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Kentucky Symphony’s 23rd season gets offto fast start with Harold Lloyd’s Speedy


Harold Lloyd's Speedy (Photo from Museum of the Moving Picture)

Harold Lloyd’s Speedy (Photo from Museum of the Moving Picture)

 
The Kentucky Symphony Orchestra opens its 23rd season this week with a nod to downtown Cincinnati’s new, old-style streetcar on Saturday, Oct. 11. The KSO’s Newport Ragtime ensemble presents Speedy, Harold Lloyd’s 1928 silent comedy with a Roaring ’20s-style score by Carl Davis.
 
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Lloyd’s funny film is about an epic battle between an electric streetcar and a horse-drawn trolley through the streets of New York and features the legendary Yankee – Babe Ruth, himself. The Oct. 11 performance at Florence Baptist Church at Mt. Zion at 8 p.m. also features a silent film short and some musical hits from 1928.
 
The second season performance is Saturday, Nov. 22, at Florence Baptist and highlights 20th Century Premieres the KSO hasn’t played in its previous 22 seasons. Despite performing nearly 700 works, the KSO still has a few of classical music’s Top 100 to premiere and they check off Ravel, Sibelius and Stravinsky from that list in this 8 p.m. concert.
 

    Babe Ruth, left, with Harold Lloyd in Speedy (Photo provided)

Babe Ruth, left, with Harold Lloyd in Speedy (Photo provided)

The evening begins with Jean Sibelius’ Finlandia from 1900 and continues with one of the most “unique experiences” in symphonic music, says Music Director James R. Cassidy, in John Cage’s 4’33” from 1952. The experience gives new meaning to the phrase “the sounds of silence,” says Cassidy.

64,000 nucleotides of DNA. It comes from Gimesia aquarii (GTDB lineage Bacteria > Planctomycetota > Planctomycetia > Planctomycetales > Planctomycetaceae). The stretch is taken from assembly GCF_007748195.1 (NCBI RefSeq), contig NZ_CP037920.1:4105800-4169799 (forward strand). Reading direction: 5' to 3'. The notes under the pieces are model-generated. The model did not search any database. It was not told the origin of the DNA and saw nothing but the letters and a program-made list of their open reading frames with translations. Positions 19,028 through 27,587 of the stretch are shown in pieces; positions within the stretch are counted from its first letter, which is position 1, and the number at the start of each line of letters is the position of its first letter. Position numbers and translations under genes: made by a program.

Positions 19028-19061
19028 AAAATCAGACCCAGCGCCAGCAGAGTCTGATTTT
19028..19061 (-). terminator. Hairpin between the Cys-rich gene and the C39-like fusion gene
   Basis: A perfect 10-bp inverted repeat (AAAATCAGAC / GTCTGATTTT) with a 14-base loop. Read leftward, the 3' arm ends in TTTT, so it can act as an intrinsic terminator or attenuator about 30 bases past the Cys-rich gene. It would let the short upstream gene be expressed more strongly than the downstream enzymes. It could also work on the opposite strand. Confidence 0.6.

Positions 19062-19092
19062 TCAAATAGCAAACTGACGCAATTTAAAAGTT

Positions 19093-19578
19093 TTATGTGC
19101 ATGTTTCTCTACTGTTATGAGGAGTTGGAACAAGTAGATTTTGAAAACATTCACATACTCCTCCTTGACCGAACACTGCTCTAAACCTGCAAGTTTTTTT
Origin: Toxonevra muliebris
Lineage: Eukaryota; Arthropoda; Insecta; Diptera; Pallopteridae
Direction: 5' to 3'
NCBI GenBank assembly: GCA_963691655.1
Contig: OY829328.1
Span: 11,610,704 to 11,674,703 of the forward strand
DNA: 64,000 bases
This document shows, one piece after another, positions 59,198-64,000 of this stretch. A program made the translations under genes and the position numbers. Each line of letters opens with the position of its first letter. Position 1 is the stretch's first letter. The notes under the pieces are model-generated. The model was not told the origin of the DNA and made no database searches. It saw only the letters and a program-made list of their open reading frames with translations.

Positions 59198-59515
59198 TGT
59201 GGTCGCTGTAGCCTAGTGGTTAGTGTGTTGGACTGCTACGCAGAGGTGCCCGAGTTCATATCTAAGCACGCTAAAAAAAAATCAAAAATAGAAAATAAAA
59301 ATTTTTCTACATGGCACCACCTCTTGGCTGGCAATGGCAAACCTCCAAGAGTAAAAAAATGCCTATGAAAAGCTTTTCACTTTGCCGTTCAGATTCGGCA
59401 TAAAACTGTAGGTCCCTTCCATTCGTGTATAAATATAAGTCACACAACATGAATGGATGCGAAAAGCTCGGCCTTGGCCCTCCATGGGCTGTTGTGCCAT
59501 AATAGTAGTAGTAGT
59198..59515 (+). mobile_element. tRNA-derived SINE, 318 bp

Also on the program are Maurice Ravel’s La Valse from 1920 and Igor Stravinsky’s Petroushka from 1947.
 
Rearview Mirror is the title of two concerts in March at Notre Dame Academy in Park Hills. The Saturday, March 14, concert at 8 p.m. and the Sunday, March 15, concert at 3 p.m. feature 18-year-old flute phenom Annie Wu in her regional debut as a soloist. She performs Lukas Foss’ Renaissance Concerto and her YouTube channel hit Three Beats for Beat-box Flute by Greg Pattillo.
 
The performance is entitled Rearview Mirror because classical composers often look to their predecessors for inspiration in form, style or even tune. The concert includes a number of reflective pieces by Sergei Prokofiev, Maurice Ravel, Ottorino Respighi and William Walton.
 
The KSO reconnects with the Cincinnati Observatory in The Planets Meet the Third Rock on Saturday, April 11, at 8 p.m. at Florence Baptist Church at Mt. Zion. Gustav Holst’s The Planets will accompany NASA photos and telescopes will be manned by observatory staff during intermission and following the concert for audience members to catch a glimpse of Jupiter and Mars.
 

KSO's April concert features free telescope views hosted by staff from the Cincinnati Observatory. (Photo provided)

KSO’s April concert features free telescope views hosted by staff from the Cincinnati Observatory. (Photo provided)

Also on the program, as a tip of the hat to Earth Day, will be Karel Husa’s Apotheosis of This Earth which Cassidy describes as “powerful and moving.”
 
The final concerts of the season will be Two Cities, Two Bands about Blood Sweat & Tears and Chicago on Thursday, May 7, through Saturday, May 9, at 8 p.m. at The Carnegie in Covington.
 
“In 1968, rock and jazz musicians came together to form two legendary horn bands, one in Chicago and the other in New York,” says Cassidy. “Though their instrumentation is similar, their paths, sounds and stories are quite different.”
 
The KSO Boogie Band, a studio orchestra with vocals, will cover the hits and history of these two groups, both of which are still touring 46 years later. Their hits from 1969-2014 will be performed including Spinning Wheel, 25 or 6 to 4, You’ve Made Me So Very Happy, Just You and Me, And When I Die, You’re the Inspiration and many more.
 
Single tickets are $19-$35 with children 6-18 half off. For more information, see kyso.org or call 859-431-6216.


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